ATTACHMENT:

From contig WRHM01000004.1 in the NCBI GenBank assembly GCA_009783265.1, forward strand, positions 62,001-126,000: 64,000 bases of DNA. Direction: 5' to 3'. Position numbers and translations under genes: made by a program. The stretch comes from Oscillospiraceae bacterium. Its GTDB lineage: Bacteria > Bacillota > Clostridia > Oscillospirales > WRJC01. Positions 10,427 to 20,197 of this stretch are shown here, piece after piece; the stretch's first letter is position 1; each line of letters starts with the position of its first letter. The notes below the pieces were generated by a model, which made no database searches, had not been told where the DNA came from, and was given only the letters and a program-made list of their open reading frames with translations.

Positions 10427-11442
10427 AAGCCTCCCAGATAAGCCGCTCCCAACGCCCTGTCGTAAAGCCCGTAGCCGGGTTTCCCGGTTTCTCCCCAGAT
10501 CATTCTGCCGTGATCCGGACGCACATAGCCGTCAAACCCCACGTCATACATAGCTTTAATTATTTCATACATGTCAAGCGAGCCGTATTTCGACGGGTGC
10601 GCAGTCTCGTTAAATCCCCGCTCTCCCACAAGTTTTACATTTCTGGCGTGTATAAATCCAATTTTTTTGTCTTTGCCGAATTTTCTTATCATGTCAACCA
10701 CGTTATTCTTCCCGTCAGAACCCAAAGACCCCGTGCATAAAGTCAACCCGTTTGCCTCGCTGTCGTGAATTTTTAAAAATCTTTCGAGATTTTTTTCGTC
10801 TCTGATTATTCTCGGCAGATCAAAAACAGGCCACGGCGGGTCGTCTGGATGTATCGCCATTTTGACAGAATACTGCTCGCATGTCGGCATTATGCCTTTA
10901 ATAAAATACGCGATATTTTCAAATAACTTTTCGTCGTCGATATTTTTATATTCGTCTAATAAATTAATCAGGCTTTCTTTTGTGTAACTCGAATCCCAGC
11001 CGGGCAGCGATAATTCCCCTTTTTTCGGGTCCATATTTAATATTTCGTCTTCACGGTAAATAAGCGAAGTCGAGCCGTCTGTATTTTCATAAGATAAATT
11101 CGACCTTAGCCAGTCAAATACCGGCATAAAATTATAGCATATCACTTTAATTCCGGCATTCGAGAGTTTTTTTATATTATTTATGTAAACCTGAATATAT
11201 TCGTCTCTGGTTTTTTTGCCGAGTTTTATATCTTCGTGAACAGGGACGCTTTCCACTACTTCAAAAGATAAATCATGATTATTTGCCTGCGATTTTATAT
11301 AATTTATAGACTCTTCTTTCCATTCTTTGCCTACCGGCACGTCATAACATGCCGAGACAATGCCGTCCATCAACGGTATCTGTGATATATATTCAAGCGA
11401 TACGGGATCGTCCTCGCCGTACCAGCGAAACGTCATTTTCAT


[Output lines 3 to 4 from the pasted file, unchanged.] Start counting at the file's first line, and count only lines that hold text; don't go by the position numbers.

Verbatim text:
10427 AAGCCTCCCAGATAAGCCGCTCCCAACGCCCTGTCGTAAAGCCCGTAGCCGGGTTTCCCGGTTTCTCCCCAGAT
10501 CATTCTGCCGTGATCCGGACGCACATAGCCGTCAAACCCCACGTCATACATAGCTTTAATTATTTCATACATGTCAAGCGAGCCGTATTTCGACGGGTGC